The man shifts position, turning towards the puddle of water itself. He stares at at his reflection for a moment, watching the mirror image gaze back at him with a patience borne of convex glass. Then he dips both hands in the dirty rainwater and begins drawing a four-pointed star at the bottom of the puddle.
"Let Water rise," he says, "and heed my words. Izshek Rabahm Ut’a. Eramai Ashatem Rionyi."
The surface of the water begins to ripple. The man pulls his dirty hands out, tucks one into his right coat pocket, pulls out a white handkerchief, and wipes.
In seconds, the ripple has stopped. The man's reflection in the water is gone. He smiles.
"I bid you greeting," he says, "and I offer admiration for your recent work."
Water ripples slightly. The man knows that it does not speak, but that it listens well instead.
"I purchased a request seven turnings ago," he says. "I asked that Fire and Earth be given free sway over this area for a few days."
Water ceases its rippling and becomes perfectly still. There is a pause, and then an image appears in the puddle. The image shows the man, in the same coat and hat, bending over a bucket of water on top of a building. He inspects it critically, as though making certain that not one detail is out of place.
"You remember, then," he says, "but not my request. I gave by Cae-Won’s law, and by law you must return my favor."
Water ripples once again. The rippling is more pronounced this time, perhaps even violent.
"You know the rules," the man says.
Water froths and churns for a while. Eventually, however, it finds itself unable to meet the man’s fixed gaze. It pauses, and then holds still.
The reflection in the surface of the puddle shifts. Now an image of the city cloaked in warm sunlight appears. The man smiles.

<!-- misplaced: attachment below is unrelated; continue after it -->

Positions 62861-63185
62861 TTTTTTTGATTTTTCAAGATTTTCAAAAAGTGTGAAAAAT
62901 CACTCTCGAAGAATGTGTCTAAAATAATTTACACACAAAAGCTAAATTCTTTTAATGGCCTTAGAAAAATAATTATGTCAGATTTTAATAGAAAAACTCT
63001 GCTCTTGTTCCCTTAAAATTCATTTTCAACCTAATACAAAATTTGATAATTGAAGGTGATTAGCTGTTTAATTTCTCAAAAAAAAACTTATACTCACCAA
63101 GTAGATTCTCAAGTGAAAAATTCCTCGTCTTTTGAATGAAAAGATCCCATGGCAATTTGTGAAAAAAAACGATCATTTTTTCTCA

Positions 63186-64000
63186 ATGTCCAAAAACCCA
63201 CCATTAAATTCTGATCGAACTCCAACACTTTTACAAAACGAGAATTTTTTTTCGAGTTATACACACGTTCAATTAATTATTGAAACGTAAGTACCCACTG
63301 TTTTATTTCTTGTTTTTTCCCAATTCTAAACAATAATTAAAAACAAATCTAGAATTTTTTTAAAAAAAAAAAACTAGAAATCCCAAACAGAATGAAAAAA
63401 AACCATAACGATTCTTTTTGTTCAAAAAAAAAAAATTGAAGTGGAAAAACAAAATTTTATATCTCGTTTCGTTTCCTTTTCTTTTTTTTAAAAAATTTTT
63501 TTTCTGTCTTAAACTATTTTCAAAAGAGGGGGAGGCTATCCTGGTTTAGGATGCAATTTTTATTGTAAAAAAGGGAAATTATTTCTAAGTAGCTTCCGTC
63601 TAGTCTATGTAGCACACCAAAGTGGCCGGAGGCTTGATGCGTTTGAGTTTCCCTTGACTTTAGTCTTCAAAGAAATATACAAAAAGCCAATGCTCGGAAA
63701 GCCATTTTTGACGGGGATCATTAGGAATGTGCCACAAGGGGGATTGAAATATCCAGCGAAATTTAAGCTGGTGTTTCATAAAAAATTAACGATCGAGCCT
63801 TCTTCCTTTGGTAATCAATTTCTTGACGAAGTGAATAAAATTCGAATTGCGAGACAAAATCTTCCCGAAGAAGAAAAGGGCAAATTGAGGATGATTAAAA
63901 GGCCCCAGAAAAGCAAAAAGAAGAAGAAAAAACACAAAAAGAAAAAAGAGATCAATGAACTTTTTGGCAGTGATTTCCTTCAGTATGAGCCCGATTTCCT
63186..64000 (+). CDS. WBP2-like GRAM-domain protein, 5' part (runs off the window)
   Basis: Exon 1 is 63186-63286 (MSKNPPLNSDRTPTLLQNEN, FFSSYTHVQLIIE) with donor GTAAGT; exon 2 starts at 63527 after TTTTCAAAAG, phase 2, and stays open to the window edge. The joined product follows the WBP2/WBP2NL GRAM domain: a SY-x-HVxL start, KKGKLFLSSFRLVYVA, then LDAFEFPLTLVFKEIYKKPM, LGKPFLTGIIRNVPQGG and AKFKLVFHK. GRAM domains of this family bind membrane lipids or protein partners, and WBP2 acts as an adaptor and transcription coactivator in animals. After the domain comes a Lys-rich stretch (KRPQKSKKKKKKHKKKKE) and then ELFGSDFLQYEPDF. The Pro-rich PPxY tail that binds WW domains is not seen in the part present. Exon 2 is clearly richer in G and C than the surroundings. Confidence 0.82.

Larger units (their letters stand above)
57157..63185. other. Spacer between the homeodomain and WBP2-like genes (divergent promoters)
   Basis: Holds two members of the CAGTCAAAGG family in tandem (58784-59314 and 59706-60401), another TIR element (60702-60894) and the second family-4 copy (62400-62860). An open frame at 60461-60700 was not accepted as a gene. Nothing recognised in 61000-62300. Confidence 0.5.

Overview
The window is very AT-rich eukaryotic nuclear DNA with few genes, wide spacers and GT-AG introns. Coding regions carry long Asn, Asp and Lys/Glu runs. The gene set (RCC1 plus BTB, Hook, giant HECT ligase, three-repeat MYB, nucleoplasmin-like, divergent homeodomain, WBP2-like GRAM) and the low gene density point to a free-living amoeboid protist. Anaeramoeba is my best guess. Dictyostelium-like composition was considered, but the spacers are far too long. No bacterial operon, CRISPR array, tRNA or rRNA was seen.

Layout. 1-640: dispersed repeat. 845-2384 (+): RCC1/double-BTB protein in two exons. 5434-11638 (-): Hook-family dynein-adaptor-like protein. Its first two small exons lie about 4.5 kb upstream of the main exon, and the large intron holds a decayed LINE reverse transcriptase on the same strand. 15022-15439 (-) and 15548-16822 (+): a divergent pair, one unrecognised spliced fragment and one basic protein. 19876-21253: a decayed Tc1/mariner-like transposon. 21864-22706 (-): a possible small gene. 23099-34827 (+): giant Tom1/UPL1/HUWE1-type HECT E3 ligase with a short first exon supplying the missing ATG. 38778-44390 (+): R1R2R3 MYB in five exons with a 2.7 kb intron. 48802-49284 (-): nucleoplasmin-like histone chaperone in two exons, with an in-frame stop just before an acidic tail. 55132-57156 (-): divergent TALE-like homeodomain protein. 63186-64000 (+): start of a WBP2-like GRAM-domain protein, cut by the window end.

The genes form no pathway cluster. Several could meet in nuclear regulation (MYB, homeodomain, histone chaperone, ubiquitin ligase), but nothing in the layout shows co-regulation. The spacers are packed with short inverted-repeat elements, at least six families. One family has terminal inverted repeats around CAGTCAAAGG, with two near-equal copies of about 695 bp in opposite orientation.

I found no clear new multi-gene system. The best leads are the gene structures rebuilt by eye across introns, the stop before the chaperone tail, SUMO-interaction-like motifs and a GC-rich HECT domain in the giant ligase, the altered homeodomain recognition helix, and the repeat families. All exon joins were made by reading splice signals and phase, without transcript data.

"So we do understand each other," he says.
Water ripples again. Then the ripples begin to slowly even out, drawing themselves one after the other, until the man can see his own reflection in the water once again.
He stands up and stretches, working out the atrophy in his legs. The rituals are complete, and the elements satisfied. The man straightens his hat and coat, perhaps takes a few steps with the intention of walking away.
And then he stops, suspicion plainly written on his face. This was certainly too easy.
He considers this for a moment, weighing equal measures of time and influence against each other. Then he comes to a decision, and brushes the lost minutes aside.
There is a collection of empty wooden crates leaning against a forgotten dumpster a few meters away from the puddle. Their presence is quite convenient, and he reaches their repository with a small number of steps.
With effort, he tears one of the crates apart into small, narrow pieces of wood. Sweat tumbles down his brow. His hat falls off, and we can see that he is almost bald, with only a few gray hairs remaining upon a face that is creased with wrinkles.
He deliberately scatters the pieces of wood along the alley floor. The shape of the four-pointed star is a familiar sight.